Students and faculty from 33 colleges, including three CSU campuses, UC Berkeley and Stanford University, asked college campuses to take part in the “National Post-Katrina College Summit.” The summit, taking place this week, came about after San Jose State University students, and students from 15 other universities and colleges, visited New Orleans and Gulf Port, Miss. last January for “Louisiana Winter.”
Students had the opportunity to speak to residents of the Gulf Coast, and discussed federal legislation that would offer New Deal-type programs for residents affected by 2005’s Hurricane Katrina.
As part of the nationwide summit, students are hosting rallies, spoken word performances, speakers, movie showings and petition drives. The activities are being held to bring national consciousness back to the Gulf Coast.
“My hope is that some student or faculty is going to read this and say, ‘Wow, we want to be a part of that historic event,'” said SJSU professor Dr. Scott Myers-Lipton.
Students at the University of Michigan will be reading the names of the individuals who died during the hurricane. Faculty and students from SJSU are bringing a Federal Emergency Management Agency trailer on campus so people can see the small the living space residents have to live in.
Myers-Lipton said America needs to rebuild housing, and the long-term solution is not FEMA trailers.
“Every once in a while there might be a story on the Gulf Coast. It’s not in the mainstream media. It’s still a crisis situation in the Gulf Coast, so we want to redirect the nation’s attention back to the Gulf Coast,” said Myers-Lipton, the facilitator for the events at SJSU.
James Darby IV, freshman biology major and New Orleans native, said the media should be used to draw attention back to the Gulf Coast.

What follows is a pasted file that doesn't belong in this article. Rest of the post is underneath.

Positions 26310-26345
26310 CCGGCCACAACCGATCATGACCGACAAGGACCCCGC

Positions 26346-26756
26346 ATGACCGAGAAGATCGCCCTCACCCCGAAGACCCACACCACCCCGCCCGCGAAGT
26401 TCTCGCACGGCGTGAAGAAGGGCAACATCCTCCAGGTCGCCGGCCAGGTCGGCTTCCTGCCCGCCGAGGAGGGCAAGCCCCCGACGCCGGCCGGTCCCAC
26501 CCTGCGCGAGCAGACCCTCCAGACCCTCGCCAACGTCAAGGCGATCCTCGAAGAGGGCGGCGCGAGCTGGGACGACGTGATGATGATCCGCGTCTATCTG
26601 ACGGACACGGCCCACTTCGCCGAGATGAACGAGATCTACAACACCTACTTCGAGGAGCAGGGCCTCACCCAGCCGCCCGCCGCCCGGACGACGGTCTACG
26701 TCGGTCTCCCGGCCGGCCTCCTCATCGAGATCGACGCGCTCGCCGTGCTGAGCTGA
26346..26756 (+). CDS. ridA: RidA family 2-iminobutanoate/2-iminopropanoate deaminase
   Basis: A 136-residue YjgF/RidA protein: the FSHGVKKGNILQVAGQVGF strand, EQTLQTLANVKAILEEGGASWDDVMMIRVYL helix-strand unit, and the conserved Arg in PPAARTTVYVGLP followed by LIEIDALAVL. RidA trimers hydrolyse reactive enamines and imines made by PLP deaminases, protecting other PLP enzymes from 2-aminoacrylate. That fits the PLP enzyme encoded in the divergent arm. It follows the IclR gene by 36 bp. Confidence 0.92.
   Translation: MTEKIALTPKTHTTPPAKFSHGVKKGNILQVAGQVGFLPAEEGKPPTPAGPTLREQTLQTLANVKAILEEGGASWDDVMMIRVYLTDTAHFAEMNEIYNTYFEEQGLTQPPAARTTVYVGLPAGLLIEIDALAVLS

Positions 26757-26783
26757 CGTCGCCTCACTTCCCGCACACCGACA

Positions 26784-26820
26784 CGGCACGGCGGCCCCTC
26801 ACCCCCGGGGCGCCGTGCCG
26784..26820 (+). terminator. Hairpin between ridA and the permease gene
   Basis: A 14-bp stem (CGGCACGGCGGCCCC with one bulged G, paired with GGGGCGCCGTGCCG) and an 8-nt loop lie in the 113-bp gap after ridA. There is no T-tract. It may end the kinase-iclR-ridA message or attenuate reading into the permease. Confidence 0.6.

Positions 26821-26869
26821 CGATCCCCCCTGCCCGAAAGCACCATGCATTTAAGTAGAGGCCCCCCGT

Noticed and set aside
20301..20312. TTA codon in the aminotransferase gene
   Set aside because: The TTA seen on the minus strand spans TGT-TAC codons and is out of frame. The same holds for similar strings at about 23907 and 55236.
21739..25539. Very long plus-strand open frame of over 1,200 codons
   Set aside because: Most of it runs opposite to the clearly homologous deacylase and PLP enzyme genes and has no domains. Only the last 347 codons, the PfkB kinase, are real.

“I think what needs to be done should be done through the media,” Darby said. “That might be the most effective means to do so. They should replay what happened every year; they should show what’s going on now, what’s happened in the past, and work together to try to help solve this problem.”
One goal of the summit is to promote and advocate the need for the Gulf Coast Civic Works Project. The campaign would help create 100,000 jobs for residents in the Gulf Coast to help restore their communities. The program, estimated to cost $4 billion, would also provide job training for residents.
Some of the supporters of the Gulf Coast Civic Works Project campaign are Congressman Bennie Thompson, chair of the Homeland Security Committee, and scholar Cornel West.
“We want the nation to realize that there’s still a crisis going on. This idea for WPA-like jobs that did so much for the country in the 1930s – we want to see that idea again. It worked in the past, it can work again to rebuild the Gulf Coast,” Myers-Lipton said.
On March 16, Assemblywoman Sally Lieber, D-San Jose, held a public hearing on Post-Katrina Conditions: implications for our nation and California in San Jose. Lieber was unavailable for an interview but her principal consultant Harry Adams said it was important for the people of California to hear about what was happening in the Gulf Coast. Adams compared the similarity of Katrina to the 1994 earthquake in Northridge and flooding and forest fires in other parts of California. Adams said there is a lesson to be learned from this, specifically to continually ask, “Do we have the emergency preparedness in place that we need to avoid a similar catastrophe in our state?”
Adams said during next month’s California Democratic Party Convention there will be a resolution that calls on the national Democratic Party to prioritize the reconstruction efforts in the Gulf Coast in Congress. Adams said federal government and Congress appropriate the money. They are the ones that must pass the legislation and enact it.
“All we can do is say here is what we think should happen,” Adams said.